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After considering the right color, look at the shapes on your house, particularly those of your windows and the smaller window panes inside the windows. Garage doors typically contain two dominant shapes: one on the panels themselves and one in the windows. The challenge is to match the shapes on the house with the shapes on the door. “In the same way that accent colors provide color guidance, accent shapes — small windows, peaks on roofs — can give you inspiration for shapes to repeat in your garage door,” Roberson said. Consider any arch shapes on your house, such as arched windows or arched entryways. Several garage door window designs include arched options that can closely match the arch shapes on your home. Some home exteriors contain dominant angles such as 45-degree angles from dormers or rakes. Since many garage door designs now include crossbucks, you might find success with a garage door that features crossbucks at the same angle. When browsing for door designs, try www. garagewownow.com. It’s a non-commercial site that contains photos of dozens of garage door designs from many manufacturers. “The key to choosing beautiful garage doors is to let your home be your guide,” Roberson said. “Build on the features you love the best, and choose a new garage door that integrates seamlessly. When you find the right match, you’ll smile with satisfaction every time you come home.” — BPT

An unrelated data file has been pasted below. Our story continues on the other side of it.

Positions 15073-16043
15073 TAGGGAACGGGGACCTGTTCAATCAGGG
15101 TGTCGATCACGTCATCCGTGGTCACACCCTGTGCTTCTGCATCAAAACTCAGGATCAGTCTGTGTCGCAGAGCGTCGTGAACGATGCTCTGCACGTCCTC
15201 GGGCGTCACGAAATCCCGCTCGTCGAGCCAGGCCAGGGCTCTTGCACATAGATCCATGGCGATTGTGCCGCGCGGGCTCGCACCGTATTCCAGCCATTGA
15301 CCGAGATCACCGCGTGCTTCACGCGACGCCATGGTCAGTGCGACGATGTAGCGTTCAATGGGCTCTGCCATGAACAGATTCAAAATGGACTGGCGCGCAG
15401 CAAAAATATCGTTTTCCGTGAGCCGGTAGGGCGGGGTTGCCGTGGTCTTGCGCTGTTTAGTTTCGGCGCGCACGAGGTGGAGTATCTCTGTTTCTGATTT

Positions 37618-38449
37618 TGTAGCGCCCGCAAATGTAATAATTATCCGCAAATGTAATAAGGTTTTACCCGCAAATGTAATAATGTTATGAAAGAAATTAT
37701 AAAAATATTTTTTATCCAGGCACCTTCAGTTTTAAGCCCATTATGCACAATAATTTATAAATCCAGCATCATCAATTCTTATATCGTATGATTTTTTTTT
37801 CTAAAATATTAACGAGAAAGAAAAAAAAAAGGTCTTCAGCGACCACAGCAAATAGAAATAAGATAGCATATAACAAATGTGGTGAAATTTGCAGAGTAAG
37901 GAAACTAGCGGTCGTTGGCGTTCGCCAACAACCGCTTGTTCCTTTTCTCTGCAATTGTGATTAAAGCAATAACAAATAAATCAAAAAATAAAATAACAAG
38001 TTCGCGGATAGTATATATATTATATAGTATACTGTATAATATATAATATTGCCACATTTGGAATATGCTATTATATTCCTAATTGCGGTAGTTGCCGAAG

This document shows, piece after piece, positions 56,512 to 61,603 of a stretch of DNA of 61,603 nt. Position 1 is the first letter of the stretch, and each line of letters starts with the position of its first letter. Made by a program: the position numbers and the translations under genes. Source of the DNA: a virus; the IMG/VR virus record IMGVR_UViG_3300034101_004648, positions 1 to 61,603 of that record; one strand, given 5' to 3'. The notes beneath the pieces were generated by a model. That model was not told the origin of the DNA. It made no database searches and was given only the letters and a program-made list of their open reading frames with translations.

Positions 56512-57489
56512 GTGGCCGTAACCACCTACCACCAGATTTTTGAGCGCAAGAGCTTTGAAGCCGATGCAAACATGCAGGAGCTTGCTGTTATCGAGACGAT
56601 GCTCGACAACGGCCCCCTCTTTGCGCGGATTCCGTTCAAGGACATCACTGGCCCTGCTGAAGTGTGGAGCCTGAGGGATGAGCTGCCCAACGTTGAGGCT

APRIL 15, 2016
THE RECORD-REVIEW | PAGE 9A